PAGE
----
Sometimes a panel is unavoidable, or even might be the right choice. Maybe you’ve been told to run one. Maybe you’ve got an auditorium that seats 400 and 3 all-star contributors. Maybe you know how to run panels really well, and want to start tweaking them without risking a whole new format. Or maybe you’re a contributor and really want the panel you’re on to shine, not stumble. Here’s how.
- The format is clear and familiar
- It suits many lecture-style venues
- Attendee numbers are not a constraint
There are more than I care to discuss here.
Auditoriums, star speakers who you know will nail a discussion, technical or new subjects a that your attendees will know little about
You will need:
- Excellent panellists with diverse views, mic’d up well
- A venue with good acoustics and comfortable seats
- An excellent facilitator briefed well on the agenda
How it works:
I won’t give a blow by blow of how to run a panel. Instead, here are tips that can make or break the event.
Set a clear agenda or framing question. Don’t just give a vague topic and hope for the best.
MAYBE: “Smart Cities: tools for urban utopia or tech company money-spinner?”
NO NO NO: “An evening discussion of Smart Cities across the world.”
Brief your panel well. Let each speak briefly to the agenda at the start – don’t read lengthy blurbs off a bit of paper and expect audience adulation. Brief each panellist to come armed with a short, open question for the rest of the panel, or audience.
Ask bold, open questions of the panel, not leading ones.
YES: “What worries you about [the topic at hand?]”
YES: “What are the biggest opportunities in [the topic at hand?]”
NO NO NO: “Next we turn to Panellist Author, I read in your brand new book that no-one’s read yet something that implied you took a counterintuitive view on operationalising and activating intergenerational leverage. Can you speak to that?”
Break the panel out into the audience. I saw Simon Torok use this method at ASC2018. After a short, conventional intro to the topic from the panel, two panellists took handheld mics out and set up shop in the ‘audience’. Then, all questions were open to anyone to respond – this acknowledged the depth and breadth of expertise in the room. The ‘panellists’ still effectively had first right to comment – they often did so while ‘roving’ the mic around the theatre – but the entire discussion opened up beautifully.
Ask the attendees questions. This is a great tactic if you know that your invited experts represent only some, but not all, perspectives on the topic at hand. For example, you might have a great international expert on a certain healthcare challenge, and an attendee group featuring local practitioners. Prep your international expert to ask the locals a question or three – it instantly ‘flips’ the format and makes it much more engaging.
Want to really spice things up? Sequentially substitute out panel members for audience members, and even a facilitator. You are guaranteed to get different perspectives, empower the attendees and potentially tap completely unexpected expertise. Matt Finch has a write-up of such an experiment here.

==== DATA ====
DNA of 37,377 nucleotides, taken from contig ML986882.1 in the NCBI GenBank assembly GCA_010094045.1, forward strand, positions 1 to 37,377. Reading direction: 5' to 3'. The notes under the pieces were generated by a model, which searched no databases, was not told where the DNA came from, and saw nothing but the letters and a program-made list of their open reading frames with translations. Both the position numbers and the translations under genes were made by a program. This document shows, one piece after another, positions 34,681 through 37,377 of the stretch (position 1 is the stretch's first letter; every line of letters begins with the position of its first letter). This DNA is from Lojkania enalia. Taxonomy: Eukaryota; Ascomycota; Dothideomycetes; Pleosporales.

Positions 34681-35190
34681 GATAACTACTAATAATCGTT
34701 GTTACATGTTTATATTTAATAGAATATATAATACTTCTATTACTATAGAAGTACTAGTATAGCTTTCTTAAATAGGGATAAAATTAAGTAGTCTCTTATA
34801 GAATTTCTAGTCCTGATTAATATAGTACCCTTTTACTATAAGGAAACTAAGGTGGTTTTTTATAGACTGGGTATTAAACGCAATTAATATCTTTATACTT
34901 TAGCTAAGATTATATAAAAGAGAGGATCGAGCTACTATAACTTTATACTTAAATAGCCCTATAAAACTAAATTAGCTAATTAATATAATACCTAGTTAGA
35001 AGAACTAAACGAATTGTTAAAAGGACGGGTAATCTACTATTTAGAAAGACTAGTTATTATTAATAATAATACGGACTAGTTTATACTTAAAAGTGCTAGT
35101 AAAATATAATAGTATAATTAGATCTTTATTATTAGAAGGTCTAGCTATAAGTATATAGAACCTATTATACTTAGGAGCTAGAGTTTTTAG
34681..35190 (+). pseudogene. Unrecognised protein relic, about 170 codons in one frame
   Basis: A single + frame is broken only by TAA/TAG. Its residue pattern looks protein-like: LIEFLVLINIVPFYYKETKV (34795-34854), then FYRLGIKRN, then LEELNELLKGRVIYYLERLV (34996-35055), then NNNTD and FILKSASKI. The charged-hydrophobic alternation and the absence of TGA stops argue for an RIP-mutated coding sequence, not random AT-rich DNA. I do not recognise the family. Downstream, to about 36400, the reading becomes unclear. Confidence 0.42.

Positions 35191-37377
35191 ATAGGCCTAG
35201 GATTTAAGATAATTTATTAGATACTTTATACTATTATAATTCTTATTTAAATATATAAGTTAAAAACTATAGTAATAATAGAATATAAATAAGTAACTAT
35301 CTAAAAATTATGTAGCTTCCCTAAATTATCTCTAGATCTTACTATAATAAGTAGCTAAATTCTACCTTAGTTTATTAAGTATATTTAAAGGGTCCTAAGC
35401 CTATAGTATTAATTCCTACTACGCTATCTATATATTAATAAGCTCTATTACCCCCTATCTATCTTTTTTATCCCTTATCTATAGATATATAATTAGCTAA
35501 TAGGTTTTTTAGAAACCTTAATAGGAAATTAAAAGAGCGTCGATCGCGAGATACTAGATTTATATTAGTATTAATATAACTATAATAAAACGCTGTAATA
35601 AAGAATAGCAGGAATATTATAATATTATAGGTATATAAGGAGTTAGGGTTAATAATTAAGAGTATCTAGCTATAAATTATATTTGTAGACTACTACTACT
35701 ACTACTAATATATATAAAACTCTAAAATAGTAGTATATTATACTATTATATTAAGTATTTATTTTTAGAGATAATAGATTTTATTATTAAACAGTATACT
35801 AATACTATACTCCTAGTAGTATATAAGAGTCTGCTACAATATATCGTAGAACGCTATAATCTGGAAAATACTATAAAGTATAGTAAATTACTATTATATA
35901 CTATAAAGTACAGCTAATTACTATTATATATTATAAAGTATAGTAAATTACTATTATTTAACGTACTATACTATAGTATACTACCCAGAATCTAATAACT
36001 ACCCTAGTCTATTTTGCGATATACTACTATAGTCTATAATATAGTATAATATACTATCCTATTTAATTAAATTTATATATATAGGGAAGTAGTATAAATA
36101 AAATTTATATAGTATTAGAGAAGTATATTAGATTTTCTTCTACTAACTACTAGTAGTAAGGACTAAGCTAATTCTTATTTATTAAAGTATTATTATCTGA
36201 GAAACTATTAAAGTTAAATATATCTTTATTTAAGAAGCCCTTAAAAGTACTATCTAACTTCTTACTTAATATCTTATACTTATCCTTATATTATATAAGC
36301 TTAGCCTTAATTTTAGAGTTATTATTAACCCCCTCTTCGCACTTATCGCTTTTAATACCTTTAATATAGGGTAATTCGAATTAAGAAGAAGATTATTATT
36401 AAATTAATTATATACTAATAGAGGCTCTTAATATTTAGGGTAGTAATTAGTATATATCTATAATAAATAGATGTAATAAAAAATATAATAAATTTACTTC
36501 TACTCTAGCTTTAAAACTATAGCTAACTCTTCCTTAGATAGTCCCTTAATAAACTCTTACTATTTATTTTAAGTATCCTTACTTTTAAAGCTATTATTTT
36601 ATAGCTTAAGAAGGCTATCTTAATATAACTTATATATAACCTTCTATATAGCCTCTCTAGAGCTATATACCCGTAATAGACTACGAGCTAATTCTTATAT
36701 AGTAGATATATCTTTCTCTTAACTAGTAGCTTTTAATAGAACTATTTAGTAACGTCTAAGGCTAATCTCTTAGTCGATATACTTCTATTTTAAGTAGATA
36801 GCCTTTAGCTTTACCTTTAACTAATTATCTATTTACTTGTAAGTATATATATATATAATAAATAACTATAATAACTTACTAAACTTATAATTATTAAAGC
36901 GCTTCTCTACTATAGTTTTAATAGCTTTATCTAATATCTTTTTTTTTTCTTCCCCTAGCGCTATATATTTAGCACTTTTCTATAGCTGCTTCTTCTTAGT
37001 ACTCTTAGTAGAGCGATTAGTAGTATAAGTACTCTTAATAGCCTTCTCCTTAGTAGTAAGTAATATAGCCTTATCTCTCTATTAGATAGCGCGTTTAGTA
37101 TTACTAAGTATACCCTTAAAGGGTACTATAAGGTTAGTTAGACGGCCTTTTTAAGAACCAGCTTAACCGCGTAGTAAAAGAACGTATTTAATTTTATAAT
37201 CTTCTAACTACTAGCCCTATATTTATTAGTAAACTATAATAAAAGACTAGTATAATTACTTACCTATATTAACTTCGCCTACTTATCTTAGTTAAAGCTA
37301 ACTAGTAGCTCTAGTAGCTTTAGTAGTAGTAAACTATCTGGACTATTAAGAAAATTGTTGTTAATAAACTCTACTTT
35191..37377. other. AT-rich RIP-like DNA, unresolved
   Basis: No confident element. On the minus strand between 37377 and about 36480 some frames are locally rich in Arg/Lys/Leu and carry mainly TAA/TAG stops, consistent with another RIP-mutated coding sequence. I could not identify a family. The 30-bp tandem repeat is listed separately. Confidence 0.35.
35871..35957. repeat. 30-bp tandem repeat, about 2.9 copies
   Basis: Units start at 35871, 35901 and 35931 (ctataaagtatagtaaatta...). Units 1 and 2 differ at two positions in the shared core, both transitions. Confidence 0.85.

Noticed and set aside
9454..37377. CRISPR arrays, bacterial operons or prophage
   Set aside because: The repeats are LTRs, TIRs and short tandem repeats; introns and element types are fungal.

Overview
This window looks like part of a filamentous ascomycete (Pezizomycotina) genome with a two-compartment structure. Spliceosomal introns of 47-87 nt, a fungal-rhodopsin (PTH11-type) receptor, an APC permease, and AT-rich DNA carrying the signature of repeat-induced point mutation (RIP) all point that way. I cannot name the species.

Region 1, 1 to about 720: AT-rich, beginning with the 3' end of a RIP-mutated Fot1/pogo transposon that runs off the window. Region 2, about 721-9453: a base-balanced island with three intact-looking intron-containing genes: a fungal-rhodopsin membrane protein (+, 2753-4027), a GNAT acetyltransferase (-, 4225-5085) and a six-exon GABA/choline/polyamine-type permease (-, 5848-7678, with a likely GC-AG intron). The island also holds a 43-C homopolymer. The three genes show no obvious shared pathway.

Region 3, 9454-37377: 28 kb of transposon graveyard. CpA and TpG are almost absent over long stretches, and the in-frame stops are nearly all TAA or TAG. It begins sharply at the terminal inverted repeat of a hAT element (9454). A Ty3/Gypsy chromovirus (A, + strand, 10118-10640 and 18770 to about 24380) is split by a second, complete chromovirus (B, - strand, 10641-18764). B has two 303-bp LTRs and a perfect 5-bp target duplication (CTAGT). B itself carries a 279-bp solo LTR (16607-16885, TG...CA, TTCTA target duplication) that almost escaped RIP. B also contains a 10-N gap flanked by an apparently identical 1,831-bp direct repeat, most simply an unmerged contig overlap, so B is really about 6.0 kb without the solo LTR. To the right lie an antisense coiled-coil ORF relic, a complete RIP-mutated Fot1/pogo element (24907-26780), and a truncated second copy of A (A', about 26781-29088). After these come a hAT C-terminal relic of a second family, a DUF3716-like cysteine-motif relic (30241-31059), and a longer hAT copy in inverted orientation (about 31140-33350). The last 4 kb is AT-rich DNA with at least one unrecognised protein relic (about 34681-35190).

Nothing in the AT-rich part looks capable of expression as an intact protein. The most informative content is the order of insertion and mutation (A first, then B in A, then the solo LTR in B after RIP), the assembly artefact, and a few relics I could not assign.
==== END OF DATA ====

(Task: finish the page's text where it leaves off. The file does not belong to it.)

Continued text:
Want to go ghost-pepper spicy? Don’t even invite a panel. Get your audience to decide on the 3 or 4 key themes they want represented by those ‘on stage’, and ask them to self-organise to identify who has strong knowledge or expertise in those topics. Invite those ‘instant panellists’ onto the stage for a conversation; change it up halfway through the event.
A note on sourcing good audience questions:
Many people struggle to frame questions on the fly. You can help them, and the event, by getting them to vet each other’s questions before they ask them. Rather than letting their question rattle around in the corridors of their brain, give them a chunk of time to exchange ideas and questions with their neighbours.
Try this paragraph:
“You have the opportunity to set the agenda for the second half of tonight based on what you know, want to know, and what you’ve just heard. So stand up, let your blood move, and say hi to the people to your left and right. If there’s a gap, move to close it. Then take turns to tell those people a question you think other attendees would want to hear these guest’s thoughts on. We’ll give you 5 minutes to chat and come up with concise, challenging questions. Then we’ll take 5 of those and the guests will discuss them for the second half of the event.”
Take clusters of audience questions early and manage them proactively – do not have a queue or hands up for 20 minutes, it’s unfair and painful. Taking a cluster of questions (eg 3) mediates some of the worst elements of Q&A. Rambly not-questions can be full-stopped as statements, without feeling obligated to put one of the panel on the spot. Each question can be addressed by the most relevant panellist (if it’s specific) without the ‘need’ to involve all panellists. It’s more time-efficient, so more voices can enter the conversation.
Watch out for:
- Rambling audience questions. The moderator must be in charge. The first hand up is a red flag. Warn the audience to be concise and enforce it.
- Skimming. The moderator should push contributors if they are skirting important issues – the audience want to get more than a superficial insight. Don’t be scared of silence if it’s a genuine pause for thought. If you ask a killer question, don’t immediately rephrase it if an easy answer isn’t forthcoming. You owe it to the audience to reveal the complexity and nuance that comes when issues are dug into at a critical level.